To find and view audit logs, you need to know the identifier of the Google Cloud project, folder, or organization for which you want to view audit logging information. You can further specify other indexed LogEntry fields, like resource.type; for details, review Finding log entries quickly.

Here are the audit log names:




The examples below use project-level queries. If you wish to look at audit logs at the organization level or folder level, substitute the appropriate folder-level or organization-level audit log name or identifiers as listed in the audit log names.

You have several options for viewing your audit log entries.

Cloud Console

You can use the Logs Viewer in the Cloud Console to retrieve your audit log entries for your Google Cloud project. Do the following:

  1. Go to the Google Cloud's operations suite Logging > Logs (Logs Viewer) page in the Cloud Console:

    Go to the Logs Viewer page

  2. Select an existing Google Cloud project at the top of the page, or create a new project.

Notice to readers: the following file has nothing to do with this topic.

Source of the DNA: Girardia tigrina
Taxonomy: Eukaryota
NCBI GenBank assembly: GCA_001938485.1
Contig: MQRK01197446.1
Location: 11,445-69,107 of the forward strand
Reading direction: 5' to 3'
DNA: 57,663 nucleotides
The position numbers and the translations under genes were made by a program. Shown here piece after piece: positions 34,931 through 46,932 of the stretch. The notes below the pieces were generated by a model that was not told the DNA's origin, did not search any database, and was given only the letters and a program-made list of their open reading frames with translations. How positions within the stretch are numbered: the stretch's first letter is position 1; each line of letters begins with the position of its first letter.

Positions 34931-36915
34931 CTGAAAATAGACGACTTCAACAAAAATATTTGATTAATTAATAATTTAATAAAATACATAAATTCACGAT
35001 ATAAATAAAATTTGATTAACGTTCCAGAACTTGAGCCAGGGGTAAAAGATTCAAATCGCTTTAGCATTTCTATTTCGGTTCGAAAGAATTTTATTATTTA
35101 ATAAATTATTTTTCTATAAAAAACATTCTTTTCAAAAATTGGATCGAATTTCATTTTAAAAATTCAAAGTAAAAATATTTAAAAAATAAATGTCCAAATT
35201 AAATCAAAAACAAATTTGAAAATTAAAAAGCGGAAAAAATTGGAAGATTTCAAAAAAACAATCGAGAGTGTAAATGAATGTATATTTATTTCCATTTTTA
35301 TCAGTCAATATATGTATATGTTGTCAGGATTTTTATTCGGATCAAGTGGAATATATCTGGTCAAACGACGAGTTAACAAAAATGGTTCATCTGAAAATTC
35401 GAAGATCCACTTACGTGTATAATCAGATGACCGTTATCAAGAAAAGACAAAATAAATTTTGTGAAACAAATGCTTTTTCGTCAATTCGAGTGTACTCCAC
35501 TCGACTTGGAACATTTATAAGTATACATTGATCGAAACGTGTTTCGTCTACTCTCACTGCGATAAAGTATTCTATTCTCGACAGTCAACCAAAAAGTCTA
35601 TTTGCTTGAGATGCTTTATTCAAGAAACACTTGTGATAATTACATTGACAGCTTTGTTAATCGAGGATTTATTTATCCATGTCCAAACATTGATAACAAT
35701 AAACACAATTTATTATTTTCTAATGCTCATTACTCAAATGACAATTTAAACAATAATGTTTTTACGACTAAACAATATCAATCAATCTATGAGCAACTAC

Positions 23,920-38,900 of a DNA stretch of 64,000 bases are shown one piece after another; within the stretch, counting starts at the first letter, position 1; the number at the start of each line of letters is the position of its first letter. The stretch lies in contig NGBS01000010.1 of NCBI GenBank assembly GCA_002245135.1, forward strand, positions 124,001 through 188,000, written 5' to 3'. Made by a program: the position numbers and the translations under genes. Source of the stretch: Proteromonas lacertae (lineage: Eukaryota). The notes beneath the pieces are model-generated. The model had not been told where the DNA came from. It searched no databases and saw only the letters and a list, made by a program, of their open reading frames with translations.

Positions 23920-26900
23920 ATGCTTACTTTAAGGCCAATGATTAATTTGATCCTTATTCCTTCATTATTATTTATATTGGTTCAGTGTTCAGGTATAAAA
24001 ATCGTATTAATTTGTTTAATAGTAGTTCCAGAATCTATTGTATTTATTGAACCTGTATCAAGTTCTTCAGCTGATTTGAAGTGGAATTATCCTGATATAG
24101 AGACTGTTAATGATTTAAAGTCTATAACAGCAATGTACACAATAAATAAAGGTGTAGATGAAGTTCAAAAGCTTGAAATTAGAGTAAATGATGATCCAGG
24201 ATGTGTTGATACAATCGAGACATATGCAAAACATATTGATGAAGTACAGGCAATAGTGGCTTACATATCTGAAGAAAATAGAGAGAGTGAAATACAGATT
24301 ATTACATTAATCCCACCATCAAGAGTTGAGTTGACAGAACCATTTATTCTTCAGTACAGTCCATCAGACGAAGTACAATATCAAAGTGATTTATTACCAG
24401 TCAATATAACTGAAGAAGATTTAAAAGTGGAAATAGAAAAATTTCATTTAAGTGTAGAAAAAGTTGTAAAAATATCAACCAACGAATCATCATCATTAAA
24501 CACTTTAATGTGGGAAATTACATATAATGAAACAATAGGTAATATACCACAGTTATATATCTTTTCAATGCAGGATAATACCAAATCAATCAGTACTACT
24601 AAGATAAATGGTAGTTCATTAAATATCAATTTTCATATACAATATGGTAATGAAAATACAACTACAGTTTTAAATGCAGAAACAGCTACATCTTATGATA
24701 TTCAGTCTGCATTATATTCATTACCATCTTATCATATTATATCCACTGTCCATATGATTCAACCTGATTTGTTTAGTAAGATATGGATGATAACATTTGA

3. In the first drop-down menu, select the resource type whose audit logs you wish to see.

  4. In the second drop-down menu, select the log type you want to see: activity for Admin Activity audit logs,data_accessfor Data Access audit logs, and system_events for System Event logs.

    If you don't see any of those options, then there are no audit logs of that type available in the project.

If you want to restrict an existing search to only audit logs, do the following:

  1. On the search-filter box, click the drop-down arrow (▾) and select Convert to advanced filter.

  2. In the text box that appears, add the following query below the resource.type line. Note that the project-id you supply must refer to the currently selected Google Cloud project; otherwise, the query won't work.

        logName : "projects/project-id/logs/"

    If you want to see all the available audit logs for your project, only include the above in your query. For more details about queries, see Advanced logs queries.


To look at your audit log entries using the Logging API, do the following:

  1. Go to the Try this API section in the documentation for the entries.list method.

  2. Put the following into the Request body part of the Try this API form. Clicking on this prepopulated form automatically fills the request body, but you need to supply a valid project-id in each of the log names.